A stitch in time saves India’s quilting revolution

Quilting has undergone a sea change. Shruti Dandekar of Sangli makes one realise that quilts can be mind-boggling.

Published: 10th March 2013 12:00 AM  |   Last Updated: 08th March 2013 08:46 AM   |  A+A-

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Ornate blocks, patchworks, denims, lacy trails, dolls, gardens, rainbows, cathedral windows, fall leaves, sunny flowers, checkerboards, spirals and matrix—the range of designs and colours that adorn Shruti Dandekar’s quilts can be quite mind-boggling. Be it bulky, enormous or cute baby quilts, it has flamboyance written all over it. One look at her stunning wares make us wonder how she managed to create such a vibrant collection in just three years!

An illness can do different things to different people. In Dandekar’s case, a painful and extended struggle with Chickungunya in 2009 forced her to abandon a flourishing career in architecture—she has delivered over 16 projects in architecture in three years preceding her marriage. The illness gave her a unique identity—a self-made quiltaholic!

Following her illness, Dandekar, who hails from Satara and now settled in Sangli, Maharshtra, started Shrutiz, an ‘up’cycle shop in 2010, employing women from the slums of Sangli to make

utility stuff from old clothes. She, however, gave up after a year of struggle. While looking online to buy a new sewing machine, she came across Elizabeth Hartman’s blog on quilting. “It held me in enchantment,” she reflects; there was just no looking back.

“Being a quilter is wonderful! I constantly play with fabrics and my head is always buzzing with designs,” she exclaims. Dandekar is inspired by anything and everything around her. But her largest inspiration comes from her six-year-old son Aadi. “The way he admires my quilts is unmatched. He thinks

that every quilt I make is for him and he loves every single one,” she beams.

One of the foremost challenges for a quilter is availability of material. Dandekar explores her local market to source fabric and boldly experiments with substitutes. “All the designer cotton collections from the western markets put together cannot compete with the range of colours that a single blouse piece shop in India offers,” she declares. She also sources fabric online.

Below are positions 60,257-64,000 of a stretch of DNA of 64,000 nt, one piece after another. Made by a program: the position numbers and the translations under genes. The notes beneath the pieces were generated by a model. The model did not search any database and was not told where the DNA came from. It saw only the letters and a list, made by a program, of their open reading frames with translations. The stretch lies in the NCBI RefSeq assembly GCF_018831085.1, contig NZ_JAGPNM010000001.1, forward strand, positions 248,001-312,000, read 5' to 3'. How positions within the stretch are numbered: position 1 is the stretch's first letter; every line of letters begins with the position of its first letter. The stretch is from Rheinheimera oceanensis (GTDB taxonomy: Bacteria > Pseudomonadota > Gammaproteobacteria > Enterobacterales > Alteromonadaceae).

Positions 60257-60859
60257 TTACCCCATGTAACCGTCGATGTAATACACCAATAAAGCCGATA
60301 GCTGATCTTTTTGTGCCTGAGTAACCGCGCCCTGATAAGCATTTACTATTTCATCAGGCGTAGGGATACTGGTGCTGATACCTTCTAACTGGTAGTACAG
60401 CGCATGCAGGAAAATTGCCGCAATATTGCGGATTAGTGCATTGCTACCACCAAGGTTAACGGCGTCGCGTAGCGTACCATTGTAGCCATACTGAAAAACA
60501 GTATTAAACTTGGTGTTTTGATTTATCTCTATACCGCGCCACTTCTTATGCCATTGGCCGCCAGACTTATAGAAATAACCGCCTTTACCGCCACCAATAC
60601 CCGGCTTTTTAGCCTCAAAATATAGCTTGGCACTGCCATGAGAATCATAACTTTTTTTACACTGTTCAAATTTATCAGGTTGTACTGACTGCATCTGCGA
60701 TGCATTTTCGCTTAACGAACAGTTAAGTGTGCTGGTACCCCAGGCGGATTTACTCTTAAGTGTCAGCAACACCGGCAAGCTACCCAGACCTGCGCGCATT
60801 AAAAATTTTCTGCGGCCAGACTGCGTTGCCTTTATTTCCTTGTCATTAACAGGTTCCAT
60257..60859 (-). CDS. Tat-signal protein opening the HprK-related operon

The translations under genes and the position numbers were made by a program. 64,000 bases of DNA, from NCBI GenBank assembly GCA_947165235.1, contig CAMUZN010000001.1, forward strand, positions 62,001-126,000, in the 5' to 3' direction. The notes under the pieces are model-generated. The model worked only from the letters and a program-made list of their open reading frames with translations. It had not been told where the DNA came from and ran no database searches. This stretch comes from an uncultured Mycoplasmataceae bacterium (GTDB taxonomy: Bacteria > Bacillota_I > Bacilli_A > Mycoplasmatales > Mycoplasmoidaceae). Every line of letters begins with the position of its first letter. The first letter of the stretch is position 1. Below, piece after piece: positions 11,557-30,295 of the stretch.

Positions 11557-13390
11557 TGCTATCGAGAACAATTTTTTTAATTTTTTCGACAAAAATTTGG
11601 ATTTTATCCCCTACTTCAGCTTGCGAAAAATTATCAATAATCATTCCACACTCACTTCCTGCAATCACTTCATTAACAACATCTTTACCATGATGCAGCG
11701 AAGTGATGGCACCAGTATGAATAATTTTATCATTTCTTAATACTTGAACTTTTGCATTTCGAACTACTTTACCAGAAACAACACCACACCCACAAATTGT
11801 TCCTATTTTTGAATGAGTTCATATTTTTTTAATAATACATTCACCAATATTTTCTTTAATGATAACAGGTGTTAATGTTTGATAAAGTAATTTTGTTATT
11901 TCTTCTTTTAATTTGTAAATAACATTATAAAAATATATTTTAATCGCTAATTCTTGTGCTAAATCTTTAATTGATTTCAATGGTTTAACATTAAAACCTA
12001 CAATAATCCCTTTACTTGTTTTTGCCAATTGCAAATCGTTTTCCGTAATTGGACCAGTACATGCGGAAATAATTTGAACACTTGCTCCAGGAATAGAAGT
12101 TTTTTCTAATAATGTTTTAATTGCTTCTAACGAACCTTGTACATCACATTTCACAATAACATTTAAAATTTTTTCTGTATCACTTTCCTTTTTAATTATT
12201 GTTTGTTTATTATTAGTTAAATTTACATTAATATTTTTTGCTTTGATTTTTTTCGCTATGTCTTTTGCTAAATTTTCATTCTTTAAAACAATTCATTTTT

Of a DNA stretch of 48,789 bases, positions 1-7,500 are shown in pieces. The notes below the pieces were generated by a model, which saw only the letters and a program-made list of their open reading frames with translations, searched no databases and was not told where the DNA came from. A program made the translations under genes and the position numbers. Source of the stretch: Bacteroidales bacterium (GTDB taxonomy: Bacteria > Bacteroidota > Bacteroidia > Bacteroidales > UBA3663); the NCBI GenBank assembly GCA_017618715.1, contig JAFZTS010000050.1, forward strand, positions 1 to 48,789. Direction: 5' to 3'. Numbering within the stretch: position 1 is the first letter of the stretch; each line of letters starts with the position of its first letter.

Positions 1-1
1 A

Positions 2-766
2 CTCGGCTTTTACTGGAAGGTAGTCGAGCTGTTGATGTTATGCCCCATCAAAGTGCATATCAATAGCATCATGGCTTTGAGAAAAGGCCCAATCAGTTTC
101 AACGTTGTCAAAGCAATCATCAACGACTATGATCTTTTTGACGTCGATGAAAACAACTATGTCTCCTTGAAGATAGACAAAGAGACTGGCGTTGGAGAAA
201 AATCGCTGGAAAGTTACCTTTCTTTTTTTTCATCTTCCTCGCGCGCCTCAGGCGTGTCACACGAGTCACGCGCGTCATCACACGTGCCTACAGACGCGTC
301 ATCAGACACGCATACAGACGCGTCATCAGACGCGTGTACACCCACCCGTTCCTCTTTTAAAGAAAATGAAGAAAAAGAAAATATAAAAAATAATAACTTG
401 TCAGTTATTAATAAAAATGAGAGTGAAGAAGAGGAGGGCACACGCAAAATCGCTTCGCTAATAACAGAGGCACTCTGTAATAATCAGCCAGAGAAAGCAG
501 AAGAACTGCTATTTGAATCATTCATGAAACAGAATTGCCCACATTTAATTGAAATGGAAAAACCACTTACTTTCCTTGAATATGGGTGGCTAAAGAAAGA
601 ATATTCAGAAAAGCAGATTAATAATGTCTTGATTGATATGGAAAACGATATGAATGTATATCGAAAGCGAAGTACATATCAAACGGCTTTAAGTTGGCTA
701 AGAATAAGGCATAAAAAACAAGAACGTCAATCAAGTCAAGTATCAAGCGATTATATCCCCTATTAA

Pricing is another challenge. When people spend `3,000 for a T-Shirt, they don’t easily accept the same price for a baby quilt where the fabric is specifically bought, custom-designed and painstakingly made (it takes about 20 hours to finish a regular quilt). This will change once people see how much of an effort goes into making a quilt, she explains.

Apart from Hartman, Dandekar is fond of international quilters like Malka Dubrawsky, Rita from Red Pepper Quilts and Sandra Bruce among many others.

Strangely, India comprises a very small section of the quilting market. Traditional quilts of India are very much in demand, but they require time, patience and expertise. On the other hand, modern quilting is experimental and forgiving and can be taken up by anyone who can barely use a sewing machine. Shruti sees huge potential here and expects a positive change, thanks to the Internet. “It won’t be long before Indian companies start manufacturing and selling quilting tools,” she foretells.

Inspired by Alissa Carlton, founder of the Modern Quilt Guild, Dandekar started the India Modern Quilt Guild. From

being a virtual guild, IMQG is now active with over 180 quilters across India as its members. “In the beginning, all of our

activities were centred round Pune.  But in 2013, we’ll hold quilting meets and workshops in Bangalore, Delhi, Goa and Mumbai,” she says.

“Sewing, unfortunately, still reminds us of Nirupa Roy. If only a Kareena Kapoor plays a quilter, it would sure change the picture a lot faster,” she quips.

Among her many dreams, Dandekar wants to start her own quilt pattern design company and to own a long-arm quilting machine soon. “And I want to own at least one yard of every print of fabric that my favourite designer Etsuko Furuya ever designed,” she says. Now that’s a dream she can work towards realising!

You can visit her blog www.13woodhouseroad.com or her Facebook page—Woodhouse Road.

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